“Somehow,” the OF said, “we have to remember how important water is because we really aren’t that far removed from the fish we once were.”
Sorrowful Friday pervades Easter
Easter is an event that is not celebrated like many of the others.
The OFs do not wish each other Happy Easter. Maybe at some ends of the table it was said, but nothing like the expressions heard at Christmas. Happy Easter does not have the ring to it as does Merry Christmas.
There were only a couple of OFs that even asked, “How was your Easter?”
On Thanksgiving, most of the OFs are curious about what the other OFs are doing for Thanksgiving, like family coming over, or checking to see if the OF was going anywhere.
Even the first day of deer season sparks more conversation than Easter. Good Friday, in many circles, is such a downer that it carries over into Easter. (No one really knows why it is called Good Friday, conjecture applies, so take your pick, only in German it is called Sorrowful Friday, everyone to their own interpretation. There that answers the OFs’ questions.)
an aggressive cardinal
Some of the OFs discussed having birds attack the windows of their homes. The OFs were talking about deliberate attacks, not the occasional bird that flies headlong into a window.
Most of the time it is the cardinal that becomes so aggressive. One OF reported having one of the cardinals becoming such a nuisance that he was making a mess on the side of the house.
The OF said that this bird would attack his hand as he tried to shush it away. The OF said that the only thing between him and that crazed bird was the glass in the window.
This OF called the Cornell Cooperative Extension Service in Voorheesville for advice on how to handle the situation. They said that cardinals were very territorial and the cardinal saw his reflection in the window and saw what he thought was another cardinal.
The extension service said to hang newspaper on that window and the bird would not see his reflection and stop trying to attack the reflection. Did not work! The dumb bird just went to the next window. More newspaper; the bird just went to the next adjacent window.
Finally one old farmer friend said he should get an owl from the garden shop and hang it where the bird will see it. Cardinals in the wild are afraid of owls and they can’t seem to tell the difference between plastic owls or the genuine bird.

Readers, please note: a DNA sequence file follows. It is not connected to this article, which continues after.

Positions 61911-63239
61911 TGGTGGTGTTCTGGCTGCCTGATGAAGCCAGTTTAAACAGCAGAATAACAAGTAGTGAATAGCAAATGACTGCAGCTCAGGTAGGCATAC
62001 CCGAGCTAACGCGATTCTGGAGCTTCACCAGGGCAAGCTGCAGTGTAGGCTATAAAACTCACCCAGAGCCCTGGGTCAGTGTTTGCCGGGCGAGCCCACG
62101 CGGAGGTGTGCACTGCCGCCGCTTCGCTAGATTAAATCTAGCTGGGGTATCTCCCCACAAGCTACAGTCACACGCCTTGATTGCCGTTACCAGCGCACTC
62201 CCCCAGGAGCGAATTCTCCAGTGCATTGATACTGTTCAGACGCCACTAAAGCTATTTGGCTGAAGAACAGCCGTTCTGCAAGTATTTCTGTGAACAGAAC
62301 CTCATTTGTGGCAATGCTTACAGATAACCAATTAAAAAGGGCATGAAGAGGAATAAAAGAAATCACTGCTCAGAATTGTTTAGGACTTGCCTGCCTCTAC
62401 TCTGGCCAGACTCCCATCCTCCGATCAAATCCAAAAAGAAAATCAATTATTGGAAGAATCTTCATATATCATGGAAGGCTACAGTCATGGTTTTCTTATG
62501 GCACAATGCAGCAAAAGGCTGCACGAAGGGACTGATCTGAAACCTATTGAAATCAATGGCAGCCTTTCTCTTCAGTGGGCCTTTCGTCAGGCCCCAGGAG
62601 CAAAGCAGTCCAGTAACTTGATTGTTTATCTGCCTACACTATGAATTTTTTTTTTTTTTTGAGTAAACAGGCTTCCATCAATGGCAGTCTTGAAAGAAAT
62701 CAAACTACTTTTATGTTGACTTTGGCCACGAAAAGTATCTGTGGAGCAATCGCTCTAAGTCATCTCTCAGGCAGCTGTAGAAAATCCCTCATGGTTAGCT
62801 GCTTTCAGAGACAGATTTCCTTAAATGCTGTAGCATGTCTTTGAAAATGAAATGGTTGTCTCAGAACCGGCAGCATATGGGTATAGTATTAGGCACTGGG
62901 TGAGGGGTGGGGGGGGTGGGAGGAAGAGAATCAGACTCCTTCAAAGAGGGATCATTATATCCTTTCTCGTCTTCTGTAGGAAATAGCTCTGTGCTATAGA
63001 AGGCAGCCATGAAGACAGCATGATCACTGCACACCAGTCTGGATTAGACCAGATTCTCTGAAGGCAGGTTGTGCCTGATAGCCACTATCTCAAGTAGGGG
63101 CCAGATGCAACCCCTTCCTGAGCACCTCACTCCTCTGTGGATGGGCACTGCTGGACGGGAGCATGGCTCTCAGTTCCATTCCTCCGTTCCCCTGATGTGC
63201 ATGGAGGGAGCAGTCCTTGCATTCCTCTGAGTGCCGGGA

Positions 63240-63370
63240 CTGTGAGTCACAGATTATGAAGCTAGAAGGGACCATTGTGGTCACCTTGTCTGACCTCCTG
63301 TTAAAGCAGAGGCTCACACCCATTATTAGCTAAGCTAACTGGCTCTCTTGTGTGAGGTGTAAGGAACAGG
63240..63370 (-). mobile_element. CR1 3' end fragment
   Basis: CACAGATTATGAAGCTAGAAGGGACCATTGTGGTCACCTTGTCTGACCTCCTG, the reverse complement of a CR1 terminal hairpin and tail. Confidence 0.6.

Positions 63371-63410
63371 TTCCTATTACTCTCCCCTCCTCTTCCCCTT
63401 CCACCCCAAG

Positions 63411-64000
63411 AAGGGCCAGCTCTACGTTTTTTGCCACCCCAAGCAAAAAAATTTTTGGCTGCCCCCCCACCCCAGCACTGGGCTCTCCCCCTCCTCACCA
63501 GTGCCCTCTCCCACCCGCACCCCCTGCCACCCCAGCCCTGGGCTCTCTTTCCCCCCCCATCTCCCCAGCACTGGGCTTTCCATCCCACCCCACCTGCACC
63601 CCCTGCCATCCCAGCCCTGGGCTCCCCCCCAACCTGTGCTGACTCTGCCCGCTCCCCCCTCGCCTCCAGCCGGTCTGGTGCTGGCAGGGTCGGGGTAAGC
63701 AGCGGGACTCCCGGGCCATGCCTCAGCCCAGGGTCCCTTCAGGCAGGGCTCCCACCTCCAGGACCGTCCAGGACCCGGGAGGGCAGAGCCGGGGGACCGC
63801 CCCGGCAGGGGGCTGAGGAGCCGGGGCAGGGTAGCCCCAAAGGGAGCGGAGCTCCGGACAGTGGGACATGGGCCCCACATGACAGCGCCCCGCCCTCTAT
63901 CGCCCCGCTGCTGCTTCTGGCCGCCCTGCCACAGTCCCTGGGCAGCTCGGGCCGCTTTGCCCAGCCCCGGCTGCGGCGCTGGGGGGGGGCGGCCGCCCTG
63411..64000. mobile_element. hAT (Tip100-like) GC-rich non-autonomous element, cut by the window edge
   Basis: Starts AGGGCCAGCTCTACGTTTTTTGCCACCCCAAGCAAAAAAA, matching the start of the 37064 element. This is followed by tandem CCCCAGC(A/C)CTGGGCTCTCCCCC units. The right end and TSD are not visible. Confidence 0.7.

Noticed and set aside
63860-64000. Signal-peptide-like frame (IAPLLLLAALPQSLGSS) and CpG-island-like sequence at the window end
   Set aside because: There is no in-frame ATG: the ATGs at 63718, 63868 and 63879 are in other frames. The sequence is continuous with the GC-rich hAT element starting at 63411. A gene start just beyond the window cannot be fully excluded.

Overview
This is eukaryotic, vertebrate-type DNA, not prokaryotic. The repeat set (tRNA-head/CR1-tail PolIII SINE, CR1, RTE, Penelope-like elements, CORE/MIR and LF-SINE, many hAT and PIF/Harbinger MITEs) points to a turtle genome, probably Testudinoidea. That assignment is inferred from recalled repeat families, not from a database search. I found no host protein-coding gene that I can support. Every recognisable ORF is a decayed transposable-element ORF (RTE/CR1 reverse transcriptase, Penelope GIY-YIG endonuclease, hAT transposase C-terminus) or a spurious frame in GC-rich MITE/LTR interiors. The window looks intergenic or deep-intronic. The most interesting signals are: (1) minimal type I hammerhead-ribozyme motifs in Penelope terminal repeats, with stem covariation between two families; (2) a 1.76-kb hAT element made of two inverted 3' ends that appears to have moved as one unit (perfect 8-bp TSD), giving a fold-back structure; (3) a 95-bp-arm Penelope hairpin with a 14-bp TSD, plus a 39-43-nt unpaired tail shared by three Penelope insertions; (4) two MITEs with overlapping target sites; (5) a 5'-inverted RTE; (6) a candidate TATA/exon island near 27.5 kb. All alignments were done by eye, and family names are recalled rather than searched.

The OF said he went and purchased two owls. Bingo! The next day, the bird was gone. The OF said he still has those owls, and no birds with aggressive behavior wailing at his house to date.
The Old Men of the Mountain would like to offer their condolences to the family of Bob Dietz who passed away at his winter home in Tucson, Arizona.
Bob was a loyal member of the OMOTM and graced the company of OMOTM with his stories, and humor.
Those OFs with the courage to get out of bed, and ambulatory enough to make it to the Blue Star Restaurant in Schoharie were: Roger Shafer, Steve Kelly, Otis Lawyer, Jim Heiser, George Washburn, Glenn Patterson, Dick Ogsbury, Karl Remmers, Robie Osterman, Roger Chapman, Miner Stevens, Andy Tinning, Harold Guest, John Rossmann, Frank Pauli, Lou Schenck, Mace Porter, Gary Porter, Ken Hughes, Jack Norray, Don Wood, Bill Krause, Jim Rissacher, Ted Willsey, Elwood Vanderbilt, Harold Grippen, and me.
The weather sometimes seems to support the Old Men of the Mountain because on Tuesday, April 15, it held off nicely for breakfast time. The OMOTM catch that break quite often, so, if you are planning anything that has to be done in the morning, make it a Tuesday morning and the weather should be OK thanks to the OMOTM.
This past Tuesday morning, the OFs who are beef eaters, (isn’t that a wine or some kind of alcoholic beverage?) were complaining about the prices of beef and bacon.
What brought that discussion up was the OFs were at the Country Café in Schoharie where they have the good bacon, the thick stuff that has some body to it, not that thin pre-cooked bacon that is so thin it is possible to read the paper through it. Real bacon — and even the bacon sliced so thin that the hog doesn’t even know it is gone — and the price of both of these types of bacon has taken its place among the stars.